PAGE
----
In the past six months, local non-profit group Karama Kanteen has donated more than 45,000 meals to the hungry, those on lower incomes or people who just want to eat a tasty, hot meal. Founded in 2008, the Karama Kanteen concept is simple: local companies donate free food, which is prepared according to the Karama Kanteen menu. This could be good-quality budget grub, which can feed thousands of people at a time, or something a little more special, such as quality meats, vegetables and other goods that people from deprived backgrounds in the UAE don’t readily get to enjoy. The latter, of course, costs more, so is not usually available to as many people at a time.
Karama Kanteen’s volunteers often visit labour camps around the UAE. ‘The standards of the labour camps varies,’ says expat Rayana Yusoff from Singapore, who has previously volunteered with Karama Kanteen distributing food in one of the Al Quoz camps. ‘Some of the labourers earn just Dhs800 to Dhs900 a month and live 10 or 15 to a room, in really shoddy conditions with very little food to eat.’ She explains that
Al Quoz is home to some of the better camps in the region, but conditions can still be very basic.
As well as feeding people, the project also brings the community and different nationalities together, bridging that all-too-familiar wealth divide between cultures in Dubai.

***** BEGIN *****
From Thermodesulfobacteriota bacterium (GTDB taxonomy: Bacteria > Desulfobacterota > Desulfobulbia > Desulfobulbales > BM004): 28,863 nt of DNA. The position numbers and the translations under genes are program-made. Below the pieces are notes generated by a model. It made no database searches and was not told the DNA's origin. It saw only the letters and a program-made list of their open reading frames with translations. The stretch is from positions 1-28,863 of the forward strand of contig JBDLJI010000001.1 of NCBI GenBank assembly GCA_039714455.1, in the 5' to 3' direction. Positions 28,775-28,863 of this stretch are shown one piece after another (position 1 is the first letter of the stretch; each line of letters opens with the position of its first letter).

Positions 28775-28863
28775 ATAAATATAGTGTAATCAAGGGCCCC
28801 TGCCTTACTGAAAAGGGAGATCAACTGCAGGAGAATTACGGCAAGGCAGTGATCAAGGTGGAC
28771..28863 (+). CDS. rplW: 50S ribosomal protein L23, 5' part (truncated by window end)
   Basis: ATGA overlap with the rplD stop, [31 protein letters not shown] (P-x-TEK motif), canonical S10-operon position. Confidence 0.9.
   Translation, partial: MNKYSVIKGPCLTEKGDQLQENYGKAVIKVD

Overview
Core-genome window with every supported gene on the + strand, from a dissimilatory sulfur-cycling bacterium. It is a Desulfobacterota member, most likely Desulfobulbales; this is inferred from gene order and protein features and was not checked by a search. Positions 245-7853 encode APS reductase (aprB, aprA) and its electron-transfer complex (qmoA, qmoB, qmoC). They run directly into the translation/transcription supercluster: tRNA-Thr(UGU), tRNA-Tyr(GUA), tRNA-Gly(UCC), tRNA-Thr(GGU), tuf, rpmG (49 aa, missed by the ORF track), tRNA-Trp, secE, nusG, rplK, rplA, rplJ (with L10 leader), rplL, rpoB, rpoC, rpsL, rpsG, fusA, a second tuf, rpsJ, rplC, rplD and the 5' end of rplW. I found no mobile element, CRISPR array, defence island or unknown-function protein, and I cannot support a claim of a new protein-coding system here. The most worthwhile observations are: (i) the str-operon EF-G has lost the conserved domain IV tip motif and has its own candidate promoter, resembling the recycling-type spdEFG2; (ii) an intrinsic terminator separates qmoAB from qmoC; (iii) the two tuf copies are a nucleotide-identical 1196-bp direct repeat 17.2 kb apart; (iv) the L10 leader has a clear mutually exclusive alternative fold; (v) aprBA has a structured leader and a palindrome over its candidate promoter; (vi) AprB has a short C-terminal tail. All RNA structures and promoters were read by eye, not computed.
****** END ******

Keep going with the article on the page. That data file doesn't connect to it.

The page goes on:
‘At first [the labourers] were embarrassed,’ recalls Yusoff. ‘But eventually they warmed to us, and started called their friends from different camps to join in. They were so thankful and some of them even came up for a second helping.’ Depending on the size of the session, there could be 30 or more volunteers helping at the event, usually from at least seven nationalities.
To make it all happen, Karama Kanteen just needs a batch of simple ingredients. Organisers are urging catering companies, restaurants and distribution companies to donate things like basmati rice, dhal, vegetable oil, tomatoes, potatoes and onions. They then ask volunteers to help deliver the food and organise the distribution of the meals.
‘We set up tables, get the pre-prepared food ready and lay it out in the camp in rows, and we hand the labourers plates and water,’ says enthusiastic volunteer Hazem Almalkwi, from Jordan. ‘A lot of the Indian guys don’t speak English or Arabic, so it really helps having volunteers who speak Hindi and other Indian languages so they initially feel at ease. By the end they feel as though there are people to take care of them – they feel less segregated from the rest of society’.
Volunteer Jency Varghese from India agrees. ‘It’s important that people remember we are all human,’ she explains. ‘Their happiness is part of our community, and just volunteering for four hours or so makes a huge difference.’
Karama Kanteen projects take place regularly, when there are enough volunteers and a sponsor willing to offer food. For more info, email email@example.com
How you can help
• Karama Kanteen is desperate for food donations to give to the hungry. If you own or know of a food company willing to help, get in touch.
• It only takes a few hours to make a difference. The project requires dozens of volunteers at a time and while you’re there you’ll make a few new friends in the process.